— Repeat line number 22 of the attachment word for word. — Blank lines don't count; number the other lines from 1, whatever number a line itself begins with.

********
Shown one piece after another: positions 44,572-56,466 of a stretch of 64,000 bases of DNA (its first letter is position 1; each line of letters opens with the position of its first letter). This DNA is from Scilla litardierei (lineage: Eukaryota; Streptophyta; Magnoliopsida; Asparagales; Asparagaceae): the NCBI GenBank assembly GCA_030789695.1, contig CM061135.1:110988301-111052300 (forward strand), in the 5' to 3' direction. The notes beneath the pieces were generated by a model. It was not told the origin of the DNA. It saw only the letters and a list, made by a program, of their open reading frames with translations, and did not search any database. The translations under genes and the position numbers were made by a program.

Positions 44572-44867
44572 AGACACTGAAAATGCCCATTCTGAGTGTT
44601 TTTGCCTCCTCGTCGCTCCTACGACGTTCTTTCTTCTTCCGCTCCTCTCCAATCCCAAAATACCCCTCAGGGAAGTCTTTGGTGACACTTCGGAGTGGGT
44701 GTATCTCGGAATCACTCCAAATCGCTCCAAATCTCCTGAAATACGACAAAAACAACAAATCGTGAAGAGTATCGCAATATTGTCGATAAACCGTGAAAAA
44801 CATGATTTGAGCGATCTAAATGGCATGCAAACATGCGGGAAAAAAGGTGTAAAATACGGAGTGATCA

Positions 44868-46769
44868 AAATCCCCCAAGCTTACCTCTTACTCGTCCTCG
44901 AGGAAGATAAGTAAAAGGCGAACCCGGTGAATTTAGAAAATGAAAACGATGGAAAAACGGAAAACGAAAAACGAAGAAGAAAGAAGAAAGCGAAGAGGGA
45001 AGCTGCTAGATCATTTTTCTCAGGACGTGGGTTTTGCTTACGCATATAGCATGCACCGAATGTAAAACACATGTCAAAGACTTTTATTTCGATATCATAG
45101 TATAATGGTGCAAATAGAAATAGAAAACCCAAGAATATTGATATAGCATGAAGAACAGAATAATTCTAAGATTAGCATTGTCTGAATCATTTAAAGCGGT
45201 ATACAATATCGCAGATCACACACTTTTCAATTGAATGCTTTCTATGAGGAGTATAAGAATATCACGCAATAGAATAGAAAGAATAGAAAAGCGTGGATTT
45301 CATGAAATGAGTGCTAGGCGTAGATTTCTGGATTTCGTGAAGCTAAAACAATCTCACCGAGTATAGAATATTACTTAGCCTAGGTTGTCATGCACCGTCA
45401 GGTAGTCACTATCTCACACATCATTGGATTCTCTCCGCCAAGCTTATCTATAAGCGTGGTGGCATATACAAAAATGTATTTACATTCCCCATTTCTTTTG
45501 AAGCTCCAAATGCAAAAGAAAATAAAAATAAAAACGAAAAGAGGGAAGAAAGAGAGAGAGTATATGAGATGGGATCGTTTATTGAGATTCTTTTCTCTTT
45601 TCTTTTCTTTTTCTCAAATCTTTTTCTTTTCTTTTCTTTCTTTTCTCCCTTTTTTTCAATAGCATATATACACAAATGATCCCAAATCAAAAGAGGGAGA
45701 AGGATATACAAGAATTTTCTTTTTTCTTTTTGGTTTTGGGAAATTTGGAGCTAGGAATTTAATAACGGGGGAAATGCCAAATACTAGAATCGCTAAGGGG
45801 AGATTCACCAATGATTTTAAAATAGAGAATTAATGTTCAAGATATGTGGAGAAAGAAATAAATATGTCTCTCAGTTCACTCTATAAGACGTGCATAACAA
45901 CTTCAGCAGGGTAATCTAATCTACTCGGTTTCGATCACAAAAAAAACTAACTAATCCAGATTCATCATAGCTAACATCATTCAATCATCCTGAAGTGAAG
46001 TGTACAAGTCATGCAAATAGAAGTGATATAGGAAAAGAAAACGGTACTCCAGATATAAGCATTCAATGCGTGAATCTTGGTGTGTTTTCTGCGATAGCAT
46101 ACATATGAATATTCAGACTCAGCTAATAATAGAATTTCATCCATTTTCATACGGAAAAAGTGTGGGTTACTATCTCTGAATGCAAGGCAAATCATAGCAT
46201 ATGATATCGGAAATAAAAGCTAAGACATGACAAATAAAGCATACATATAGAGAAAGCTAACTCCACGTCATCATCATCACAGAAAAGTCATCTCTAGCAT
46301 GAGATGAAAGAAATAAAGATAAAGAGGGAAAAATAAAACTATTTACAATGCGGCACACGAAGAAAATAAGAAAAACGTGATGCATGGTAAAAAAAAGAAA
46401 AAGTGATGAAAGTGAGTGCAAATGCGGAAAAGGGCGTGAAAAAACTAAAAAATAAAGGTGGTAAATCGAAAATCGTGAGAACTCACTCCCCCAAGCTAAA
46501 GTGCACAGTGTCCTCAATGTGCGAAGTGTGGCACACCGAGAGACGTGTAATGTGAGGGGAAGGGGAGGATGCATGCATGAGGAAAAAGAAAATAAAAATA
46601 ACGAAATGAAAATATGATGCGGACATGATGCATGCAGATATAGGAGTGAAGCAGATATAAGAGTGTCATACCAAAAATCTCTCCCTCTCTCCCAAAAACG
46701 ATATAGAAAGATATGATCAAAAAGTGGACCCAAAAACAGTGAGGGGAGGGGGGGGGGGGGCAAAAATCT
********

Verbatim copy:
46201 ATGATATCGGAAATAAAAGCTAAGACATGACAAATAAAGCATACATATAGAGAAAGCTAACTCCACGTCATCATCATCACAGAAAAGTCATCTCTAGCAT